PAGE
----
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Our Man in Havana (1959)


Warning: screenonline full synopses contain 'spoilers' which give away key plot points. Don't read on if you don't want to know the ending!

Havana in the 1950s, before the Cuban revolution. Jim Wormold, a vacuum cleaner salesman abandoned by his wife, is under financial pressure from the expensive demands of his teenage daughter Milly. At his shop he is bemused by a visit from a well-dressed Englishman, whose movements are being watched by the police chief Captain Segura (nasty enough to have earned the nickname 'The Red Vulture').

In the comparative privacy of the toilet at Sloppy Joe's bar, the Englishman identifies himself as Hawthorne, in charge of the British Secret Service's Caribbean network. Offering a tempting salary with expenses, he invites Wormold to become "our man in Havana"; at a later meeting he explains the tools of the trade, including secret ink and a copy of Lamb's Tales from Shakespeare, the code source for transmitted messages. Urged to recruit his own agents, Wormold awkwardly canvases the prospects at Havana's country club, where Segura has arranged stabling for Milly's horse. When Wormold fails to enlist anyone, his sad-eyed German friend Dr Hasselbacher offers the solution: concoct imaginary information, and imaginary agents.

Wormold sends London his first report, with details of his supposed assistants: air pilot Montez, engineer Cifuentes, Professor Sanchez (all culled from the club register), plus Teresa, a dancer at the Shanghai Theatre. Using his vacuum cleaners as a model, he also sends drawings supposedly representing new weapons of war, under secret construction in the mountains. At least they convince Whitehall.

Serious ramifications follow. Dr Hasselbacher's flat is ransacked in an effort to pressure him to work for 'the other side'. Meanwhile, Whitehall sends Wormold reinforcements: a secretary and a radio operator. Beatrice Severn, the comely secretary, insists London needs photographs of the installation, to be taken by Montez. Inspired by a comic-strip, Wormold decides to wriggle out of his predicament by announcing the agent's death during the mission. Reality takes over when a phone call alerts the shaken Dr Hasselbacher to the death of a patient, Montez himself, in a car crash. Shortly afterwards another club member, Cifuentes, is dumped bound and gagged outside Wormold's shop.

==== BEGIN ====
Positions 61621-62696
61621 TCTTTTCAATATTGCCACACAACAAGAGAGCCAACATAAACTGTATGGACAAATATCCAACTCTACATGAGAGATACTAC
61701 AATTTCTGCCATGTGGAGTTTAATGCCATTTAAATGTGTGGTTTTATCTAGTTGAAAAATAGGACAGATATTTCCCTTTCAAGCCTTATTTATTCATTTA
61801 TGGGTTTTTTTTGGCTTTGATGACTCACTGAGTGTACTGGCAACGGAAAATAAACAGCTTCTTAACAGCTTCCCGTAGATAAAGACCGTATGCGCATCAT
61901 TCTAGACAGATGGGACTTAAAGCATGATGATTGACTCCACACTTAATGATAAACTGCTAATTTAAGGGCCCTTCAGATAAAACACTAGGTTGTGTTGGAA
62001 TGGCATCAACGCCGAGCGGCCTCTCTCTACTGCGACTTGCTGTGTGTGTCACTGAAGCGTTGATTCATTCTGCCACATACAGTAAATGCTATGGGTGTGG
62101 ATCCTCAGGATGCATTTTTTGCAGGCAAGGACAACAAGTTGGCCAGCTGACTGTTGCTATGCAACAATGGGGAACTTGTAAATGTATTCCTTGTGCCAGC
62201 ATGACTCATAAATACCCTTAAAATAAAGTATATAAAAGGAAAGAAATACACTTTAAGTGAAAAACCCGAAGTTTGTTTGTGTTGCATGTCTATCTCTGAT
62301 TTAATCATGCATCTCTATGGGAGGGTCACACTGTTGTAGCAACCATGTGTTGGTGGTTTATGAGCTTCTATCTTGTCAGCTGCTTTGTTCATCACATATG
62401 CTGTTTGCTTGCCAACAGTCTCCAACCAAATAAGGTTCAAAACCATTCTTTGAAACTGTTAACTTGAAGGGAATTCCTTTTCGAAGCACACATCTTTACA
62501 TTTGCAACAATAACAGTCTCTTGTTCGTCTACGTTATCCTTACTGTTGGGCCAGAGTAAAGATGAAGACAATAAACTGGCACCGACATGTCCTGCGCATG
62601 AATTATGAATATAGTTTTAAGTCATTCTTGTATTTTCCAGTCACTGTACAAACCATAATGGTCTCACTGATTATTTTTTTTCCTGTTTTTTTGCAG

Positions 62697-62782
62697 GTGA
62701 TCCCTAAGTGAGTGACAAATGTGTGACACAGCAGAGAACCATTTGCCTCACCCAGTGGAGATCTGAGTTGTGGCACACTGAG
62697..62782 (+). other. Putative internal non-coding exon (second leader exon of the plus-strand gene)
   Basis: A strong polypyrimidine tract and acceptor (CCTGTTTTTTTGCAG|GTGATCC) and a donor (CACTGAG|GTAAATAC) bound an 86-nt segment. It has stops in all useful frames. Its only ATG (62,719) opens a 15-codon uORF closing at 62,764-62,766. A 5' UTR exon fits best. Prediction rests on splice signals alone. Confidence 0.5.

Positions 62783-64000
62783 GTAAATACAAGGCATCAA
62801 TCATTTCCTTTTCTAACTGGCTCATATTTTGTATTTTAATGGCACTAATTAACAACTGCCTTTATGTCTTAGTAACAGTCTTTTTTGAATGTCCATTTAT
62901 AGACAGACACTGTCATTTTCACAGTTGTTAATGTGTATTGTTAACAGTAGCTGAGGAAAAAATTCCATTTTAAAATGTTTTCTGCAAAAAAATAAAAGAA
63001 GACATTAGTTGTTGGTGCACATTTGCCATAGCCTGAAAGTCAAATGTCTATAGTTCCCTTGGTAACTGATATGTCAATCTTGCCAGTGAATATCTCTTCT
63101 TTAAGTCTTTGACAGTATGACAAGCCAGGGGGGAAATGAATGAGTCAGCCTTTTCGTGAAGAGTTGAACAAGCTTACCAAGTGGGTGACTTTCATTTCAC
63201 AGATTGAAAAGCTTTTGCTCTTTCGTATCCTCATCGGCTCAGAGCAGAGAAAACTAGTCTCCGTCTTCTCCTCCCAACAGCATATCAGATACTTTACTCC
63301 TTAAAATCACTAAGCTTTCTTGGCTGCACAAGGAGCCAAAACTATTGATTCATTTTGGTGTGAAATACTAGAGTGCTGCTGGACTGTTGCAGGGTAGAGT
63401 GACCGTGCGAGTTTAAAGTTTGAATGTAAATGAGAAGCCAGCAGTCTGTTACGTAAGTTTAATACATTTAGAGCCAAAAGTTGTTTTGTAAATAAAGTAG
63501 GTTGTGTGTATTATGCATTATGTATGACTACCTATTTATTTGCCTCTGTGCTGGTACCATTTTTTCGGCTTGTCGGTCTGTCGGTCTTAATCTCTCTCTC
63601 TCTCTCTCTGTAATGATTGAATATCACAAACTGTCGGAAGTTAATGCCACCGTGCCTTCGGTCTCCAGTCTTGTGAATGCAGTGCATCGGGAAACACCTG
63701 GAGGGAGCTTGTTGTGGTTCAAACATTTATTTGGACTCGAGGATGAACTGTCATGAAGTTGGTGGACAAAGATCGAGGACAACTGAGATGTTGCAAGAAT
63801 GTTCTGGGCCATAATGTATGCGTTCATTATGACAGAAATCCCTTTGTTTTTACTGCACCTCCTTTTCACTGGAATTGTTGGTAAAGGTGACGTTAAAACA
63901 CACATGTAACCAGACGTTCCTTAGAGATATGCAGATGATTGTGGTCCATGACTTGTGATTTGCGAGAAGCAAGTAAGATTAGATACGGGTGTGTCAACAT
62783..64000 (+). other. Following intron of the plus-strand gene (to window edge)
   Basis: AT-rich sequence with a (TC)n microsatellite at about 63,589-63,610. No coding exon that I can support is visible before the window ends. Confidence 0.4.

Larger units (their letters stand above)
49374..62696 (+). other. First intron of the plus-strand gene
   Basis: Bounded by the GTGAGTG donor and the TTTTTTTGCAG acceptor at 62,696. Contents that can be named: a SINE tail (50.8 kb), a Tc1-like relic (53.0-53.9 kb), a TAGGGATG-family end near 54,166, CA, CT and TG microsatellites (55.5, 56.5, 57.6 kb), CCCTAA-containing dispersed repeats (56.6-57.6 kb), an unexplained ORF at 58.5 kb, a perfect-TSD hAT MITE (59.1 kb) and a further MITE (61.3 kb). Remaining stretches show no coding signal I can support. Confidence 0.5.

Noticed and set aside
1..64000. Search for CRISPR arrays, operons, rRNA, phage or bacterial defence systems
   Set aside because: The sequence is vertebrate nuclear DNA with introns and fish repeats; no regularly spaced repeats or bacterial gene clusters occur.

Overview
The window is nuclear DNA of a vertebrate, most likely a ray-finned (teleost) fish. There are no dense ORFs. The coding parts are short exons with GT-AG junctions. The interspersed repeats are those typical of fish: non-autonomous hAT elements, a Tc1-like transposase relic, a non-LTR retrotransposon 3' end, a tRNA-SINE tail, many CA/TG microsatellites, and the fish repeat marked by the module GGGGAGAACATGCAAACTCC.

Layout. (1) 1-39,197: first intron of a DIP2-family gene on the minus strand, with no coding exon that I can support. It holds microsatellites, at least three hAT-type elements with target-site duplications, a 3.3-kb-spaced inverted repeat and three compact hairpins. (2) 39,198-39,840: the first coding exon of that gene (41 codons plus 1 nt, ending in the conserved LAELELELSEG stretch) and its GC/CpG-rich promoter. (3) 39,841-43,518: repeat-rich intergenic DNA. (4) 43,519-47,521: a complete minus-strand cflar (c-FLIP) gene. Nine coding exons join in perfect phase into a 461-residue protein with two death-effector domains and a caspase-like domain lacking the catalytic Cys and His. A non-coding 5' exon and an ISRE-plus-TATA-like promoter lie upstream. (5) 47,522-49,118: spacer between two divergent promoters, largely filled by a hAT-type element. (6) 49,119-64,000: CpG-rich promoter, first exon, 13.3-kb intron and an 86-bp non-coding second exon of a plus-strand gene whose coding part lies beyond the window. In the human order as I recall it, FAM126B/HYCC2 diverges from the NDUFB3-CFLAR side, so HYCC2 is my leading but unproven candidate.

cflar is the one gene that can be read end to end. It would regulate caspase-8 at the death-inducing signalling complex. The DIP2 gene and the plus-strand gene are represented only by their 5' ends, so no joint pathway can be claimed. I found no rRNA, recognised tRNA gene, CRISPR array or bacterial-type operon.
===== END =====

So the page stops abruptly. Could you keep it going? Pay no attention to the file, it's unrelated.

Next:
Harassed by thugs, Hasselbacher, it turns out, has been decoding Wormold's telegrams in the belief that their information was false; Montez's death now convinces him otherwise. At Hawthorne's base in Kingston, Jamaica, Wormold learns that he himself is a murder target: there are plans to poison him at a business lunch. On the flight back he meets Humphrey Carter, a fellow salesman en route to a lunch meeting of European traders, where Wormold is due to make a speech. The lonelyheart Beatrice, in love with Wormold, pleads with him not to go; but through good luck and avoiding food he steers clear of poisoning - unlike another lunch guest, a dachshund. He also learns his assassin's identity from Carter's stammer, previously heard in a tapped phone conversation.

Bowing to pressure, Wormold agrees to share any information he gathers with Segura, who increases his grip by requesting Milly's hand in marriage and forcing him to identify Dr Hasselbacher's body, found in the street. Wormold finally tells Beatrice of his frauds and advises her to leave; she refuses. Equipping himself with Segura's gun after Segura passes out during an alcoholic game of checkers, Wormold tracks down Carter to a bar. Out on the street, the two exchange gunfire. Two funerals follow: Hasselbacher's and Carter's. Segura presents Wormold with deportation papers; he explains he doesn't feel safe with him around. At the airport, Segura slips the incriminating bullets that killed Carter into Wormold's hand and promises to look after Milly's horse.

Back In London, Wormold faces his spymasters, who have just been informed by a blithely apologetic Hawthorne that the Havana reports were pure fiction. Sensing that sweeping under the carpet is needed, the Service head, 'C', retires Wormold from active duty, promises him an OBE, and orders his drawings destroyed. Outside, Milly eyes a luxury car parked on the street, while Wormold and Beatrice, happy together, notice a street seller offering toy weapons shaped like vacuum cleaners, clearly marked 'Made in Japan'.